The four waiver concepts CMS released last fall 'were just the beginning' as the agency seeks to build 'a library of options,' says Administrator Seema Verma.
In a request for information released Wednesday, the Centers for Medicare & Medicaid Services asked states to generate ideas for new ways they could bypass certain provisions of the Affordable Care Act, through so-called "State Relief and Empowerment Waivers."
The nationwide brainstorming session aims to add waiver concepts to the list of four that CMS released last fall after it issued revised guidance governing ACA Section 1332 waivers. Trump administration officials say the move will enable creative problem-solving at the local level, while critics worry the wider waivers could destabilize ACA-compliant markets.
"Ultimately, the goal here is to see states develop new waiver concepts and submit waiver applications that improve their health insurance markets," CMS Administrator Seema Verma wrote in a blog post. "To help states with that process, CMS intends to build a library of options, through more waiver concepts, so that states have additional illustrative ways to take advantage of this new flexibility."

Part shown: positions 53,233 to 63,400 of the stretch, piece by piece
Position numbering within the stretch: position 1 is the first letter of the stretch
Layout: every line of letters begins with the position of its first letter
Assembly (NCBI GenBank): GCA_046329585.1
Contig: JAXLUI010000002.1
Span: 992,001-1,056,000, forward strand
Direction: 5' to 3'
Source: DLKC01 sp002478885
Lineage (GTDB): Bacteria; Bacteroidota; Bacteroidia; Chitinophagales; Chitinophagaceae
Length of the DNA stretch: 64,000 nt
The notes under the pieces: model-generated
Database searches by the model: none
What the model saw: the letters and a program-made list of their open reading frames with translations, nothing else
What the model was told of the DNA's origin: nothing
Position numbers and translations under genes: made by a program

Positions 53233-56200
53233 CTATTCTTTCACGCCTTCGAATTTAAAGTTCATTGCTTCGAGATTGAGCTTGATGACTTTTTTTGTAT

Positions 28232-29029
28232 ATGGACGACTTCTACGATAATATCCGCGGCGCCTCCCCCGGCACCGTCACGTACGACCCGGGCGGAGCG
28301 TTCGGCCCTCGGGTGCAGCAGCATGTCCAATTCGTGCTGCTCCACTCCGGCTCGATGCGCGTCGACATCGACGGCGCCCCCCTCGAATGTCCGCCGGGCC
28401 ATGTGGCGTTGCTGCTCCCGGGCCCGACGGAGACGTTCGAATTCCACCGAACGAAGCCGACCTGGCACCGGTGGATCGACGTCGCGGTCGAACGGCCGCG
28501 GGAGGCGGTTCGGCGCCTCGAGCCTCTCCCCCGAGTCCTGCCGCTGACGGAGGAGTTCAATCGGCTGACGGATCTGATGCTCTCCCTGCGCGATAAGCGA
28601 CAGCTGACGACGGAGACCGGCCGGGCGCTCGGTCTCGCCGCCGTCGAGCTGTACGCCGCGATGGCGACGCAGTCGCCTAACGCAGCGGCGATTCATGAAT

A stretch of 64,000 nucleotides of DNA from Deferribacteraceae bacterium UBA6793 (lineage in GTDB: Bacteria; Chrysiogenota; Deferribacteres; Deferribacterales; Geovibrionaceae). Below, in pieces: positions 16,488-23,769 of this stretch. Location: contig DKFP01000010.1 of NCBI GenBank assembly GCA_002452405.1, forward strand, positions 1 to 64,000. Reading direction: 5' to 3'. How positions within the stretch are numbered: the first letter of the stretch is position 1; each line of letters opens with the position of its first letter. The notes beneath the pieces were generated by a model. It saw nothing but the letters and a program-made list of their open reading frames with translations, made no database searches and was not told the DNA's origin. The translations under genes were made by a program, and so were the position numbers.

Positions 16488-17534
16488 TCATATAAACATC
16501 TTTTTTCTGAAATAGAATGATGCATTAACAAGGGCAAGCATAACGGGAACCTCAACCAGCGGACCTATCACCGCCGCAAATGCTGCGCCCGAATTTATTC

"Indeed, the four waiver concepts we released last fall were just the beginning," Verma added.
The RFI, which CMS released with the U.S. Department of the Treasury, specifically asks for states to include ideas that "incorporate the entire range of waivable requirements allowed under Section 1332," while remaining within the law's guardrails. (Remember: The way the Trump administration has interpreted those statutory guardrails differs from the way the Obama administration interpreted them.)
Only certain parts of the ACA may be waived. The provisions protecting people with preexisting conditions are not among them, as Verma emphasized last week.
Comments will be accepted through July 2.
—Steven Porter is an associate content manager and online news editor for HealthLeaders, a Simplify Compliance brand.
The federal agency is asking for more ways states can sidestep waivable ACA provisions.
The goal is to enable local policymakers to solve local problems.
Critics worry more and bigger waivers could punch a hole in the ACA-compliant market.